Diarrhea when caused by infections can be prevented. Some of the steps to prevent the spread of the infections that may cause diarrhea include:-
- Washing hands thoroughly after going to the toilet and before eating or preparing food
- After every bout of diarrhea the toilet, including the handle and seat, should be thoroughly cleaned with a disinfectant
- Avoiding sharing items like towels, handkerchiefs, utensils etc. with a person suffering from diarrhea.
- Avoiding contact with others during a bout of diarrhea and staying at home from school or work until the symptoms resolve. After the last bout of the diarrhea, at least 48 hours should be spent at home.
- Mothers are advised to continue breast feeding exclusively for the first six months of the baby’s life before supplementing his or her diet with water, fruit juices and external foods. Breast feeding provides essential immunity that can prevent episodes of diarrhea
- If the infection is diagnosed to be caused by the parasite cryptosporidium, swimming in public pools should be avoided for at least two weeks after the last episode of Diarrhea
- In infants diarrhea due to rotavirus may be prevented by giving the rotavirus vaccine.
Preventing food poisoning
Prevention of diarrhea has another important component – preventing food poisoning. Some of the methods to prevent food poisoning and traveller’s diarrhea include:-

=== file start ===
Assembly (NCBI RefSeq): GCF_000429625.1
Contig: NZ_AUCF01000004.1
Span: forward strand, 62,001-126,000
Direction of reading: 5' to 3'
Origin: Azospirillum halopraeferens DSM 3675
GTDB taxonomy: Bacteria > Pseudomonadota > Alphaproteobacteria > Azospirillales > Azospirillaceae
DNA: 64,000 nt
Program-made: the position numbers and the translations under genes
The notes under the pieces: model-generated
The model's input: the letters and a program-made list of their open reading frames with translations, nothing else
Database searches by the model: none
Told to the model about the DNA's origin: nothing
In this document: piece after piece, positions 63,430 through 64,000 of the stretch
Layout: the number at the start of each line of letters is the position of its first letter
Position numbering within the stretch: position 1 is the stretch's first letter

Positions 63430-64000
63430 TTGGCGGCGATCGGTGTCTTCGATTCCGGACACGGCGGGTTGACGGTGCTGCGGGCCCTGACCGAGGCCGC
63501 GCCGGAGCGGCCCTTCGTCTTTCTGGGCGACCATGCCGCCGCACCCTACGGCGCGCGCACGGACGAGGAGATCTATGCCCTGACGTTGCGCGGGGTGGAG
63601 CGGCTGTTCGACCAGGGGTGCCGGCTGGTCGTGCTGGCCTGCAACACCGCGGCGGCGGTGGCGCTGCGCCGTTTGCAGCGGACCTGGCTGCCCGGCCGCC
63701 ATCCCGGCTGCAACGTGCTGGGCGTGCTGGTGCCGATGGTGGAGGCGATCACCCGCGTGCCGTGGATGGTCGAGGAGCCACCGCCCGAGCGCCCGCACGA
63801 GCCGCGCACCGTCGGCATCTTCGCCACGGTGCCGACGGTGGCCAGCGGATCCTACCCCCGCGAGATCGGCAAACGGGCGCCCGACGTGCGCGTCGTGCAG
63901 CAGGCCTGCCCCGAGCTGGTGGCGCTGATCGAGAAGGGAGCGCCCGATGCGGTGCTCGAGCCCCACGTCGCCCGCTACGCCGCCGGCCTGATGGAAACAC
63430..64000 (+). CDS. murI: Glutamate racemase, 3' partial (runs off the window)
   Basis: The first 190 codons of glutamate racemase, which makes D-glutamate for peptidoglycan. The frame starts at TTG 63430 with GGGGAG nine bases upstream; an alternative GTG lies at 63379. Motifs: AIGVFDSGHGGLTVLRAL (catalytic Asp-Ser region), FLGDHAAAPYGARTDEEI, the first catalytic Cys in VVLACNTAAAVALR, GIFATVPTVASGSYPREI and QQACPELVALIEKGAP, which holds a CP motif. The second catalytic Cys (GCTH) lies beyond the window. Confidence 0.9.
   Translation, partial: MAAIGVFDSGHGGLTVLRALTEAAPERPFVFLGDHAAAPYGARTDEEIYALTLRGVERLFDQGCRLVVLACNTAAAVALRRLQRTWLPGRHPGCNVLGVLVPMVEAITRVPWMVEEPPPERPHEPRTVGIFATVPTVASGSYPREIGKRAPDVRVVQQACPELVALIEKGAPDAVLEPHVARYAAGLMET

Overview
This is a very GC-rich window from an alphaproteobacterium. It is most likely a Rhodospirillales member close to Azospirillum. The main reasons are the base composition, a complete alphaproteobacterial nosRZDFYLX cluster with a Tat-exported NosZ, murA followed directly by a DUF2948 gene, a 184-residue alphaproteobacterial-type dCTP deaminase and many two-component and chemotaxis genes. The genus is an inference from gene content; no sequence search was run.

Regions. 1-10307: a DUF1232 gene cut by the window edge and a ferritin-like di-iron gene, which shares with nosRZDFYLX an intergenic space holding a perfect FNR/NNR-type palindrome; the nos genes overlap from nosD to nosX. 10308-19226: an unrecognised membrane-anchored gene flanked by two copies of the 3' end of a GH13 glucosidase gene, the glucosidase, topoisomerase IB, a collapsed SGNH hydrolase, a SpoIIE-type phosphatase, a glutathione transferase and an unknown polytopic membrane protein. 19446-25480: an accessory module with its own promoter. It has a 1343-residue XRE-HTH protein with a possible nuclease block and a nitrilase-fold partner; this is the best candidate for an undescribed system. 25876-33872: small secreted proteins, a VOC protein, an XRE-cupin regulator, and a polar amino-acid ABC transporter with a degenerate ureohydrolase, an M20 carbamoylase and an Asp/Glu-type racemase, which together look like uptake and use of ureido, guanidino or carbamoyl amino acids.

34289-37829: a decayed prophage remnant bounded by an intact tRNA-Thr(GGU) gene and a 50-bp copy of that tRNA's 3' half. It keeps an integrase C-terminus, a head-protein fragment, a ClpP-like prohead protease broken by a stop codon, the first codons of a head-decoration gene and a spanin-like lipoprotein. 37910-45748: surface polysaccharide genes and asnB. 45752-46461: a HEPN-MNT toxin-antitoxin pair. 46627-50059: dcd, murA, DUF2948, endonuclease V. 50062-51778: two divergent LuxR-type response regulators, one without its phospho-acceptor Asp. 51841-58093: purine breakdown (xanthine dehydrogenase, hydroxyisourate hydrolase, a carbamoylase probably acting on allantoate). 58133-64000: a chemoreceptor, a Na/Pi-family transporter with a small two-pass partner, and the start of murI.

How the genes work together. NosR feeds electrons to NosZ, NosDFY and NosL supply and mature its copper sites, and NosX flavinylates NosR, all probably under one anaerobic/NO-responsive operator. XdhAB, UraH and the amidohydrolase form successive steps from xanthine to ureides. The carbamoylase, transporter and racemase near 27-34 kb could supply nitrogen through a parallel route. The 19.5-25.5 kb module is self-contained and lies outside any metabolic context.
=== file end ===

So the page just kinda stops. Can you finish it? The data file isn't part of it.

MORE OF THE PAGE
- Hands should be washed with hot soapy water before eating, preparing food and after using the toilet
- Raw and cooked foods should not be kept together in the refrigerator
- All foods should be properly refrigerated as advised
- Foods should be completely cooked before consumption
- Foods that have crossed their sell-by date should not be consumed
- Water that is consumed should be free of contaminants. It is better to carry one’s own bottle of water or buy bottled water when travelling
Preventing traveller’s diarrhea
To prevent traveller’s diarrhea, foods and drinks to be avoided include:
- tap water or unfiltered water
- open salads
- fruit juices
- raw or undercooked meats
- peeled and diced fruits
- ice cubes or ice cream sold on streets
- mayonnaise etc.
Cooked food, canned food, sealed bottled water, fresh bread, whole unpeeled and washed fruits, tea or coffee or hot beverages that have been boiled are usually safe.
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Last Updated: Jun 4, 2019
Dr. Ananya Mandal
Dr. Ananya Mandal is a doctor by profession, lecturer by vocation and a medical writer by passion. She specialized in Clinical Pharmacology after her bachelor's (MBBS). For her, health communication is not just writing complicated reviews for professionals but making medical knowledge understandable and available to the general public as well.
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